Disease disclosure is exactly what it sounds like – telling someone about your illness. We’ve spoken briefly about disease disclosure on here before, but I want to dive into it a little bit.

One of the live-streamed sessions at NACFC called disease disclosure a “skill.” Mind you this was coming from someone on the care provider side, so it’s really feels like an objective third party look at the term. I happen to agree. I think disease disclosure is absolutely a skill, and beyond that, it’s a skill that people MUST sharpen. The ability to talk fluidly about cystic fibrosis is an essential for self-preservation. It’s the root of advocacy.

The presentation at NACFC made the connection between disease disclosure and overall health, too. It was stated that people who are able to talk about their cystic fibrosis generally have better health. Why is that? I have to imagine there are dozens of reasons to back that up, but it probably revolves mostly around acceptance of the condition and self-preservation.

For kids, though, it can be a bit of a challenge. They are reliant on their parents to know what cystic fibrosis is and how to talk about it. Parents must be able to show their kids the importance of this essential skill, because when the kids grow up, they need to have the foundation of disease disclosure present. It’s a hard skill to pick up later in life.

Some real world examples of disease disclosure revolve around the not so invisible side of cystic fibrosis – coughing, farting and general illness.

I consider these to be among the more recurrent spontaneous catalysts of disease disclosure, situations where people with CF are put on the spot to talk about their condition.

Like most elementary school students, I was self conscious of passing gas in class. In first grade, I was too young to understand why I was farting more than the rest of my friends, but to make a long story short, one day I expressed my concern to my mom. My mom told me that she would take me to talk to my first grade teacher one day before class. I stood next to my mom as she carefully articulated my concern to the teacher. The teacher in turn reassured me that I wouldn’t be considered the smelly kid in class.


There’s a little bit more to the story (which you can hear on Episode 50 of Breathe In Podcast), but for the interest of a quick blog, it was one of my first experiences of being included in advocating for my needs. Prior to that point, my parents had worked behind the scenes with teachers, coaches or whomever else to give me the best possible chance to succeed with CF.

Coughing in public is probably the best example of a situation leading to spontaneous disease disclosure. A year out of college, I picked up part time work as a youth hockey coach. I was coaching middle school hockey, so basically 6-8th grade kids. One of the first days at practice I was coughing and then spit out my mucus onto the ice, just like I normally do when I play. The head coach of the team thought it was one of the kids, and was so disgusted that she stopped practice. She told the kids never to spit on the ice, leaving me feeling totally totally dumbfounded. After practice I pulled her aside, told her what had led to the mysterious green glob on the ice, and asked for an apology. I think she felt fairly embarrassed and was quick to apologize. I was able to explain why I spit on the ice, rather than in bench area because I’ve been pestered about it for my entire hockey career. This specific moment just happened to be in a professional setting. From then on, she and I never had a problem with it.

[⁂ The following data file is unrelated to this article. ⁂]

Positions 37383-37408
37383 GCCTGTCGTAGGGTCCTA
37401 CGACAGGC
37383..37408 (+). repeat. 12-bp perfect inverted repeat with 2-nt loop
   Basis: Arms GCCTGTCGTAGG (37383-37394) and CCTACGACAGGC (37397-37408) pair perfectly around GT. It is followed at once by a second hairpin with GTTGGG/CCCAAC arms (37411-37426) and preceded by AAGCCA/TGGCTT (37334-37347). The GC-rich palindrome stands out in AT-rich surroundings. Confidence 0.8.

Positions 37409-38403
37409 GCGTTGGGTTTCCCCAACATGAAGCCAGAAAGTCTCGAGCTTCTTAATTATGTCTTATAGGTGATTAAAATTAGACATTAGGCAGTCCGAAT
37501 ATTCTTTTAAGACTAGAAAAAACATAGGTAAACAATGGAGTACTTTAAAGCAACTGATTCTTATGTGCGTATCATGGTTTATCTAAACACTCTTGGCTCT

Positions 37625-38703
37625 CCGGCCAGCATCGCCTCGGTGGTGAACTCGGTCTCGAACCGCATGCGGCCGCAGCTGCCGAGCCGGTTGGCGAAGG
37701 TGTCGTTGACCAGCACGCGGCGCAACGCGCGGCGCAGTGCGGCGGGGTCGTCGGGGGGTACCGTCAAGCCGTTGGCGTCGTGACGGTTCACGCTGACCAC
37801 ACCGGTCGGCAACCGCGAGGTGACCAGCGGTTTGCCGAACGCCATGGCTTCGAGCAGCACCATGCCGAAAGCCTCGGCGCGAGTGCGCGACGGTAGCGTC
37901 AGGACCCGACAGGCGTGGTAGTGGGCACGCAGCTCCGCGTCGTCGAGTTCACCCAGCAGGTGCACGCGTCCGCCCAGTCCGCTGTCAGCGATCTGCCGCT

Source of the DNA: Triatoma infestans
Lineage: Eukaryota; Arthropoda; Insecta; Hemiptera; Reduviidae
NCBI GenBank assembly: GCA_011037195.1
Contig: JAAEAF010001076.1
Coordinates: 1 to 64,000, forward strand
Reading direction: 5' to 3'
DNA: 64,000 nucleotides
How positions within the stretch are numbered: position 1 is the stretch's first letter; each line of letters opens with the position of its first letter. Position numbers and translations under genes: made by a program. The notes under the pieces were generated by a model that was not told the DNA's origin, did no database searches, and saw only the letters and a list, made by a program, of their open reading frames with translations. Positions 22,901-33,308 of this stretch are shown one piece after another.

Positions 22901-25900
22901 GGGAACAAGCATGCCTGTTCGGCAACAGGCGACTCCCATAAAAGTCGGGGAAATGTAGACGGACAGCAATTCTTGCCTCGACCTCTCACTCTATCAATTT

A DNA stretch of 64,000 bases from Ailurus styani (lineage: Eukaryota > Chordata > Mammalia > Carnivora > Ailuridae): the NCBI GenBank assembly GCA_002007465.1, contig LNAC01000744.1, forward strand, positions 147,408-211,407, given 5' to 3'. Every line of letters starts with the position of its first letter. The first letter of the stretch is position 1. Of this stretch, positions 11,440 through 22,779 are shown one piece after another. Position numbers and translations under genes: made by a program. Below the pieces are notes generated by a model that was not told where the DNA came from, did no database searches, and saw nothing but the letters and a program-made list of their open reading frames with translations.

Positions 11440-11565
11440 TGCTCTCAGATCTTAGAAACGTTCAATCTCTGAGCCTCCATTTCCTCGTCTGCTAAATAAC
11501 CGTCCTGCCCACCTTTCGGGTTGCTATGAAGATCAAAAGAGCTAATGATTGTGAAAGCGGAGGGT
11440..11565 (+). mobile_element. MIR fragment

General illness – chest pain, coughing up blood, fevers, etc. – seems to be the most difficult of the spontaneous disease disclosure catalysts. It’s hard to talk about coughing up blood without terrifying someone. Success in emergency situations or more serious situations is dependent on everyone’s ability to stay calm, and also the ability to effectively communicate specific needs.

I think back to my college days when I was in the early stages of a battle with pneumonia. I was watching TV with a roommate when I suddenly found myself in a hard coughing attack, before getting violently sick. I’ll remember this moment for the rest of my life because of the way people in the suite responded – aside from my roommate and I, who were watching TV, two of my other roommates were in the suite as well as a “guest,” who knew I had CF, but didn’t know too much about it.


As I tried to make it to the bathroom, I came up just a few feet short, and for lack of a better term, puked my brains out. The floor was a mess and I was covered in it. After an awkward moment or two, my roommates sprang into action to help, while our guest quite literally ran away and wanted nothing to do with what had just happened to me. It was both embarrassing and humbling to see how the guest reacted, but my roommates snapped me back into the moment to actively care for the situation. It ended up being the start of a long three weeks, but my violent illness basically denied the possibility of disease disclosure, when the guest ran for cover, and resulted in a humiliating experience. Was there anything I could have done differently in the emergency situation? I’m not sure.

I want to know what you think about disease disclosure. Is it a skill? It is something you try to take control of ahead of these spontaneous catalysts or do you wait until something like the above happens to disclose?

…and that’s what I’m thinking about this morning.

Image: Courtesy Tiffany Rich